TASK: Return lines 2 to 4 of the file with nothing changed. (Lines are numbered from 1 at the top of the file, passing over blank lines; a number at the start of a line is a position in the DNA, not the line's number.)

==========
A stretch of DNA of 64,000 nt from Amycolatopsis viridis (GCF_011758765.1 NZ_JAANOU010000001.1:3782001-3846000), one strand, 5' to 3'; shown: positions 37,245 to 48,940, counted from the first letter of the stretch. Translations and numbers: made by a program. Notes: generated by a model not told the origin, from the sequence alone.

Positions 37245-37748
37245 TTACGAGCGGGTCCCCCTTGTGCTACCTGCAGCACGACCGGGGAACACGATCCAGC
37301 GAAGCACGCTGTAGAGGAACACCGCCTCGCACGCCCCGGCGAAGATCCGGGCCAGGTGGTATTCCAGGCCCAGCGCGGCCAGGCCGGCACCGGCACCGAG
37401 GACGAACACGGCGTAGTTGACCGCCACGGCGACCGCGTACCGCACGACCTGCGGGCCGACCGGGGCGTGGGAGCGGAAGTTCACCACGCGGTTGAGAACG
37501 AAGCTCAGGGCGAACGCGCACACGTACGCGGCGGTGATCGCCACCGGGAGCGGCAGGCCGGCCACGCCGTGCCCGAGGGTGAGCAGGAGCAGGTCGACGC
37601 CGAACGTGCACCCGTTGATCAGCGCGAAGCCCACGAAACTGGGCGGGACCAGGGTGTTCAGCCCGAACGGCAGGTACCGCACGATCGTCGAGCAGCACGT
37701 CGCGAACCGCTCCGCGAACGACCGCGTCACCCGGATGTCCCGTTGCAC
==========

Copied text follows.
Positions 37245-37748
37245 TTACGAGCGGGTCCCCCTTGTGCTACCTGCAGCACGACCGGGGAACACGATCCAGC
37301 GAAGCACGCTGTAGAGGAACACCGCCTCGCACGCCCCGGCGAAGATCCGGGCCAGGTGGTATTCCAGGCCCAGCGCGGCCAGGCCGGCACCGGCACCGAG